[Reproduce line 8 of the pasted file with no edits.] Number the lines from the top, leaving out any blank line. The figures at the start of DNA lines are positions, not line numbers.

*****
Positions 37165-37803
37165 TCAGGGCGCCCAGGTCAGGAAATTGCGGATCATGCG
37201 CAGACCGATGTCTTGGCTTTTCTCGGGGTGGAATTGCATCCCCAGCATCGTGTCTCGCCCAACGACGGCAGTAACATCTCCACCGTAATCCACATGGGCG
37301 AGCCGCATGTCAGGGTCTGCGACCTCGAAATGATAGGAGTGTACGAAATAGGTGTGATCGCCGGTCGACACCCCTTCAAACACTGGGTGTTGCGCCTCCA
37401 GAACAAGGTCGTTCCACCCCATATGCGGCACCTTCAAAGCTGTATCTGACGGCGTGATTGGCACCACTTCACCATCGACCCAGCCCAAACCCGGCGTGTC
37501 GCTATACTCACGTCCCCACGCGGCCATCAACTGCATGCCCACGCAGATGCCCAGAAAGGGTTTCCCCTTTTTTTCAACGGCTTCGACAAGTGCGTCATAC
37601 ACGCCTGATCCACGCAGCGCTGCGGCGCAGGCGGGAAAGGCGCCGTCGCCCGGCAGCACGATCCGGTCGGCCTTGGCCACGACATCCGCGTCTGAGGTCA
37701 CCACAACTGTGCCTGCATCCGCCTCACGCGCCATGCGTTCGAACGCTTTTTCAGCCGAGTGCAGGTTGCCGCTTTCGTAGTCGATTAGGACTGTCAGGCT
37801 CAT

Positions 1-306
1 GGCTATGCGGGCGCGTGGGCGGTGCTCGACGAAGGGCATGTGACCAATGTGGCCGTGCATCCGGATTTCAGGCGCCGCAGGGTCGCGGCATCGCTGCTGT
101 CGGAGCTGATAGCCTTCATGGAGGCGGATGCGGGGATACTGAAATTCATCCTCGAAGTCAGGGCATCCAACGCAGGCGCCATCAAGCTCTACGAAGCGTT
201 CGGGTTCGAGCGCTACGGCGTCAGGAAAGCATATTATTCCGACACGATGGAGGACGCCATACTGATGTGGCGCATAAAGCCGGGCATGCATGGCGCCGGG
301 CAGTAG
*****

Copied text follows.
37701 CCACAACTGTGCCTGCATCCGCCTCACGCGCCATGCGTTCGAACGCTTTTTCAGCCGAGTGCAGGTTGCCGCTTTCGTAGTCGATTAGGACTGTCAGGCT